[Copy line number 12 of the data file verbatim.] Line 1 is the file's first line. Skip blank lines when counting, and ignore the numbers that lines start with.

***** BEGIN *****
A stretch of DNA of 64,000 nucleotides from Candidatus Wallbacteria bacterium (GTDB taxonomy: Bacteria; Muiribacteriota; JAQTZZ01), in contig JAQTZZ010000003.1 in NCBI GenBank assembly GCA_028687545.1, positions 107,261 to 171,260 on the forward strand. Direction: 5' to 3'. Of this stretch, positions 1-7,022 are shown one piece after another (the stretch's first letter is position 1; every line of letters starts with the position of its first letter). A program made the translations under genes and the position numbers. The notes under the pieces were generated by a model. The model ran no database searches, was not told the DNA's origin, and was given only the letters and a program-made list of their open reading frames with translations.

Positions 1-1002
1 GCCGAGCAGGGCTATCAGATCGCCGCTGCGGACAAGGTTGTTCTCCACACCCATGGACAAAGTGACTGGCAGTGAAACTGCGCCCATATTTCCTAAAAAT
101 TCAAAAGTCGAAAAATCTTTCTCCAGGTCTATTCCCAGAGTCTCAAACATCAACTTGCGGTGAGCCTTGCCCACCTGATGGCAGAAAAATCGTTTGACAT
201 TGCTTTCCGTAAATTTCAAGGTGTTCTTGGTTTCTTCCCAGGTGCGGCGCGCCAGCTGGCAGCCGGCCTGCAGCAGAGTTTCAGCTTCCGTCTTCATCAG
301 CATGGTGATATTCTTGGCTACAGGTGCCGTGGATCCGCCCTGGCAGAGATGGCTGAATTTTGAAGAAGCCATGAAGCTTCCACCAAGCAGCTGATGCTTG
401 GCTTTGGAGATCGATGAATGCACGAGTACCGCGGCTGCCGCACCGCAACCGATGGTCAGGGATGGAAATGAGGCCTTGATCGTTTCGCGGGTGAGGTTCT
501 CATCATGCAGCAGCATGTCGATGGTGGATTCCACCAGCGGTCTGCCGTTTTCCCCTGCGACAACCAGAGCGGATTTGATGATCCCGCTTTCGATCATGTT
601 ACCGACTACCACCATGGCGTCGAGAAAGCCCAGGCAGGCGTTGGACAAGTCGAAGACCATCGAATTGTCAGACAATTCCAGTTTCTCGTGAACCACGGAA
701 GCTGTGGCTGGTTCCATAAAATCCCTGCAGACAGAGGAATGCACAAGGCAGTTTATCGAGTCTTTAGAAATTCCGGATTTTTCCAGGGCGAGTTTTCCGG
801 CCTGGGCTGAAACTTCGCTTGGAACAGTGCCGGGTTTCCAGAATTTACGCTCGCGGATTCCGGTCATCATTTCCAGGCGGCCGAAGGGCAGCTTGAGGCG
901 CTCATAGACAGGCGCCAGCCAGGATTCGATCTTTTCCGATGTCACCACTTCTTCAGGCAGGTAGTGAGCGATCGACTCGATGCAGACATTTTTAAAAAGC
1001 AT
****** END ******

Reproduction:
901 CTCATAGACAGGCGCCAGCCAGGATTCGATCTTTTCCGATGTCACCACTTCTTCAGGCAGGTAGTGAGCGATCGACTCGATGCAGACATTTTTAAAAAGC